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This past weekend I had a nice White-tailed Deer encounter. It was a young Buck - I estimate around 2-3 years old. I saw it in some undeveloped dune scrub habitat on Kiawah Island, South Carolina, adjacent to Captain Sam's Inlet.


The encounter took place at 8am, and I had just turned from shooting some warblers in the shade, so my aperature was wide open and ISO settings were cranked up pretty high - 1000 ISO. Suddenly the deer bounded up from behind a dune line - no time to adjust camera settings.


I shot the first few images at f/4 and the sunlit conditions around the deer made for ridiculously high shutter speeds - 1/8000. After a couple of shots, I closed the aperature a bit to f/7.1 to get more of the deer in focus which produced a shutter speed of 1/1600. Wish I had time to lower the ISO but the speedy deer was heading right at me and leaving no time for changing the ISO...


I was using a Canon 7D MK1 with a 300mm f/4.0 IS lens.


Here is a sequence of images, the first with the Atlantic ocean and some Sea Oats in the background:








In this photo, the deer is completely airborne as it hurdles a bush, and you can see its striped hooves:















Edited by offshorebirder
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  • 1 year later...

The Columbian black-tailed deer is found in western North America, from Northern California into the Pacific Northwest and coastal British Columbia. They are a subset of the larger mule deer found in the Rocky Mountain region of North America. Much of their diet in the summertime normally consists of grasses, but this summer with the extreme drought of the western USA, the dead grass may make for beautiful pictures, but deer are not thriving.



This deer was photographed on Hurricane Ridge about 5,000 feet above the ocean in Olympic National Park in the State of Washington.


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  • 4 weeks later...

A few shots of the Red Deer in Killarney National Par, County Kerry, Ireland. The park has Ireland's only remaining wild herd of native deer (Cervus elaphus), comprising approximately 700 individuals. They are found in upland areas of the park, mostly on Mangerton and Torc mountains. This herd has been continuously in Ireland for 4,000 years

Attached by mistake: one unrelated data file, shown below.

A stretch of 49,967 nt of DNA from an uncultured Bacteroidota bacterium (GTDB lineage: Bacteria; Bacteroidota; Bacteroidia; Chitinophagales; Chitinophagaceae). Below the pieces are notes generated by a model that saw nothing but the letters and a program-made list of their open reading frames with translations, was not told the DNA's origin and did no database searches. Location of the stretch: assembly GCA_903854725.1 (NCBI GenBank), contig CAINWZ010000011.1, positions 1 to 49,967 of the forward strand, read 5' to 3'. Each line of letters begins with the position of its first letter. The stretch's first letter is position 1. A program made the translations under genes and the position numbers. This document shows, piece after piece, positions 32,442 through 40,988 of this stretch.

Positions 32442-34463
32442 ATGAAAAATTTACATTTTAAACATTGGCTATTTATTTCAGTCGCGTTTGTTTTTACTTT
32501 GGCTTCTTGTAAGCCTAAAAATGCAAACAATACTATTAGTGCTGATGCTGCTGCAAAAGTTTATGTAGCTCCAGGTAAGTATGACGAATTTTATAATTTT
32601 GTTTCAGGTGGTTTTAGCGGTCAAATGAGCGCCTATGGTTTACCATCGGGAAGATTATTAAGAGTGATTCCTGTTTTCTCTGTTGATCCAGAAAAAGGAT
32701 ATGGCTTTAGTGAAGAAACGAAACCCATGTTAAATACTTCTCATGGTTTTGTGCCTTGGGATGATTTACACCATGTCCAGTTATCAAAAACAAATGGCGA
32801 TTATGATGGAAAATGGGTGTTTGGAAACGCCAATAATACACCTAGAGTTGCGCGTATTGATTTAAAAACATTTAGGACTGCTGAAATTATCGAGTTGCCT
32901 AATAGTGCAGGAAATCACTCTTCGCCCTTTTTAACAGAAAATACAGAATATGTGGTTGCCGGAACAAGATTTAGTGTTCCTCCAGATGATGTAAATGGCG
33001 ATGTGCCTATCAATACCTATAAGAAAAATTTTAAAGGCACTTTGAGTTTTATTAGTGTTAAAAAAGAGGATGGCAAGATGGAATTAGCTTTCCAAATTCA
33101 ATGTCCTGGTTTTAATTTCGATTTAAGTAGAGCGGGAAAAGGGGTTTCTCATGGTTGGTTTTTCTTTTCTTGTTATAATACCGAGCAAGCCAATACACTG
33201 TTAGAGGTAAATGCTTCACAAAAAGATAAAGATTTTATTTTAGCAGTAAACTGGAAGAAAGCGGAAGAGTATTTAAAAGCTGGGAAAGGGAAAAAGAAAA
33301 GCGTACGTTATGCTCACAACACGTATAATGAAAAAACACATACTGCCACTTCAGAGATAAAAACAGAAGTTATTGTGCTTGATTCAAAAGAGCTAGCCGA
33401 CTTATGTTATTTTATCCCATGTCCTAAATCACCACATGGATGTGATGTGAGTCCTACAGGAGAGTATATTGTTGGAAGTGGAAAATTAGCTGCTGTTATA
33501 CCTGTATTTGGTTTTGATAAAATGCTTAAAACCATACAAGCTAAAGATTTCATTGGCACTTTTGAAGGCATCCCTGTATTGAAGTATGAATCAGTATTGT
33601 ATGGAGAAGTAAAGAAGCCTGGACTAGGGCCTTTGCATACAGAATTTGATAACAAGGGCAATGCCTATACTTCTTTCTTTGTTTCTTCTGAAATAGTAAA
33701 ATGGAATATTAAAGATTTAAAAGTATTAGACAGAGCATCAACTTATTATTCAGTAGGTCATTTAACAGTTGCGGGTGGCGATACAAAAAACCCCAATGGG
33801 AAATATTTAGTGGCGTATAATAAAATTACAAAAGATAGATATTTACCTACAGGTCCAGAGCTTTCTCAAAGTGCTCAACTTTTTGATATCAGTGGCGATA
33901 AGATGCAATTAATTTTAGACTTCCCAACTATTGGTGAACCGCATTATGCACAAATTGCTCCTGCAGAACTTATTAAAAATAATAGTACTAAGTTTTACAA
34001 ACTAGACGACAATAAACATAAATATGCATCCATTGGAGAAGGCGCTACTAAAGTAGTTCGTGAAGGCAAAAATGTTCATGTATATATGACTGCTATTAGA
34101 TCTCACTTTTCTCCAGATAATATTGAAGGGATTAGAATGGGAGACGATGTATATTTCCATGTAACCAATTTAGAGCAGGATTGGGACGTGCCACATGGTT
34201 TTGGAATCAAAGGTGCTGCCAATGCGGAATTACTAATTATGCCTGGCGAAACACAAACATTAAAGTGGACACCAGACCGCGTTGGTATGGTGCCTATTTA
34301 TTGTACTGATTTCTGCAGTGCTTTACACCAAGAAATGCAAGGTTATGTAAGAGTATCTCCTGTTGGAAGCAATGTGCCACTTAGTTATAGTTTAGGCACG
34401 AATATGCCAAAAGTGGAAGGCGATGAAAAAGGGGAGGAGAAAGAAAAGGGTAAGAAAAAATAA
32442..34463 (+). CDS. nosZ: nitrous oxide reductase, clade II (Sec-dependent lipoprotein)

15528883542_ee6ca91003_b.jpgRed Deer Rut Explored Thanks! by Philip Blair, on Flickr

15351246077_5a2bf7fa66_b.jpgKillarney Red Deer Rut RS006 by Philip Blair, on Flickr

15372575177_b725f809c3_b.jpgKillarney National Park Red Deer Rut by Philip Blair, on Flickr

15558641425_1bc52b85d0_b.jpgKillarney National Park Red Deer Rut by Philip Blair, on Flickr

14917077343_7f35a640c9_b.jpgKillarney Red Deer Rut RS010 by Philip Blair, on Flickr

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Sorry, messed up.

Edited by phil_b
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Wonderful images, just exceptional! Are they hard to find there? I spent some days in Killarney some years ago but didn't see any.

Edited by michael-ibk
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Wonderful images, just exceptional! Are they hard to find there? I spent some days in Killarney some years ago but didn't see any.




Sorry for the delay in getting back to you. These were taken in mid October during the rut when a lot of the deer are in lowland areas. We had a 300 mile drive to arrive there at 8am as the sun was rising and the mist was starting to disperse and these were actually taken from the side of the road!

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~ @@phil_b


Those are stunning deer photos!

I'd long ago been told that there were wild deer in Ireland, but beyond that I knew nothing.

Your photos and comments fill in the gaps in my awareness.

Thank you so much for posting these in Safaritalk!

Tom K.

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  • 2 months later...

I had wanted to get a few shots of these white Fallow Deer in the frost or snow but December here in Northern Ireland was the wettest on record. Thankfully a colder spell last week brought some frost and a wee touch of snow and I was off work for a few days after having an operation on tuesday so stitches and all, I headed off for a couple of hours much to my wifes disapproval!

This is one of two herds of white Fallow Deet in Ireland, the other being at Mallow Castle in County Cork.



24397778035_2b94bb3389_k.jpgWhite Fallow Deer by Philip Blair, on Flickr


24293618492_722838d6d6_k.jpgWhite Fallow Deer-3 by Philip Blair, on Flickr


24293611982_2146463dab_k.jpgWhite Fallow Deer-4 by Philip Blair, on Flickr


24401849925_ca2bfabdd0_k.jpgWhite Fallow Deer-5 by Philip Blair, on Flickr


23775040733_38f75817af_k.jpgWhite Fallow Deer-7 by Philip Blair, on Flickr


24293560712_d8217d6ccb_k.jpgWhite Fallow Deer-9 by Philip Blair, on Flickr



23775048093_ecf18f50bd_k.jpgWhite Fallow Deer-6 by Philip Blair, on Flickr

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  • 1 year later...